ATHENS - A week after a Turkish hacking group got into key official Greek websites, the government was hit with another cyberattack on Jan. 24, this one briefly shutting down official pages of the Prime Minister, police, fire services and other ministries.
There was no immediate claim of responsibility although after the earlier break into government sites a Turkish group calling itself Anka Neferler Tim (Phoenix's Helmets) said it hacked in as a response to Greek “threats” against Turkey.
On their main website, the group wrote that the web hack "department" targets all websites that make bad or negative statements against Turkey which, ironically, is the provocateur in the Aegean and East Mediterranean, claiming Cypriot and Greek waters.
Government spokesman Stelios Petsas said early the distributed denial-of-service or DDoS attack “led to the malfunction of certain websites,” but that countermeasures worked without providing details about the technological tug o’ war.
Other ministries hit with the mass attack included those dealing with public order, interior, foreign affairs, and merchant marine but it wasn’t said how long they were shut down or if any services were affected.
The Turkish group got into the official webpages of the Greek Foreign and Finance ministries, the National Intelligence Service (EYP), the Athens Stock Exchange and the Parliament, Greek media reported, forcing the pages to be taken down.
The same group in June, 2019 said it was behind the hack attack of the then deputy sports minister Giorgos Vasiliadis, posting two photos on Vasiliadis' account, one of Constantinople’s Greek Church Hagia Sophia turned into a museum.
In March, 2019, despite constant reports that even the sites of major corporations and governments were being hit, the websites of most Greek politicians were not then secure, according to a survey conducted by UK company Comparitech.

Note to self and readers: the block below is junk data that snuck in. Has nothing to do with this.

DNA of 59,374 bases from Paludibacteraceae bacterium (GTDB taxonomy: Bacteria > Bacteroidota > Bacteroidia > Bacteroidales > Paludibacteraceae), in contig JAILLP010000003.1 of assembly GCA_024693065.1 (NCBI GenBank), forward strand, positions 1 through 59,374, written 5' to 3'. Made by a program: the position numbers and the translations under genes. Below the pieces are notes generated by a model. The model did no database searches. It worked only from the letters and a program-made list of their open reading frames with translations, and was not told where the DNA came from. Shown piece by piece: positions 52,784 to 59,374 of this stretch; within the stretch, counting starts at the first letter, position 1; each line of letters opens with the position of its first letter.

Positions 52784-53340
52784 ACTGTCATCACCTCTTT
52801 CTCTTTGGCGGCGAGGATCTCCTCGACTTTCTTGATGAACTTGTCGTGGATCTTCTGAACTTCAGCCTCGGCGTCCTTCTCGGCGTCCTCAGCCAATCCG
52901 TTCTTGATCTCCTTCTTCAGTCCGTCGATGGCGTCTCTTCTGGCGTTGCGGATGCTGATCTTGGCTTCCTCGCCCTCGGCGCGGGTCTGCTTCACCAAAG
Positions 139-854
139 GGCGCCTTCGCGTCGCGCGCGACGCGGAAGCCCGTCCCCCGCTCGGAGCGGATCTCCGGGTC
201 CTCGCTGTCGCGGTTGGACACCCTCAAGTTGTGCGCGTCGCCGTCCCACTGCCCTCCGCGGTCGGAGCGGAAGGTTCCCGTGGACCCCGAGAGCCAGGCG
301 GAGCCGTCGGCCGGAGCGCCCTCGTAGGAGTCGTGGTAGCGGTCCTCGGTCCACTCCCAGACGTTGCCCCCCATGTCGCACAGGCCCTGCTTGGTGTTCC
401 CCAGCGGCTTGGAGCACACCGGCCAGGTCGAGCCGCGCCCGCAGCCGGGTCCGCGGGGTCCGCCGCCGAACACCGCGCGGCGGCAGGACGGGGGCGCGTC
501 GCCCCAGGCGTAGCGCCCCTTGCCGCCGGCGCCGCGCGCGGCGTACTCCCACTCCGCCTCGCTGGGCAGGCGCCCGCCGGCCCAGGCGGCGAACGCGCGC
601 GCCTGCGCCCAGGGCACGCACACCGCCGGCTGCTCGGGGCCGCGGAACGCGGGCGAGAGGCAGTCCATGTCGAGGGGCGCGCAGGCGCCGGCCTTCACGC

The technology-research company surveyed 7,500 personal websites of politicians in 37 countries and found 71 percent of those in Greece lacked basic HTTPS encryption – used for secure communication over the Internet, with no indication whether they even use a VPN or encrypted sites such as Proton from Switzerland or private browsers such as ixquick.com from The Netherlands which offer some protection.
The company said that almost half of politicians in Greece have their own websites and that 70.89 percent –112 out of 158 – of these are not secure and open to hacking with intruders becoming so sophisticated they can breach firewalls and steal passwords and other sensitive information.
Websites of New Democracy politicians were the worst in terms of security, with 85.19 percent of them deemed insecure compared to 61.76 percent of websites belonging to politicians from the then-ruling Radical Left SYRIZA with no reports on whether measures had been taken to improve security by them.
(Material from the Associated Press was used in this report)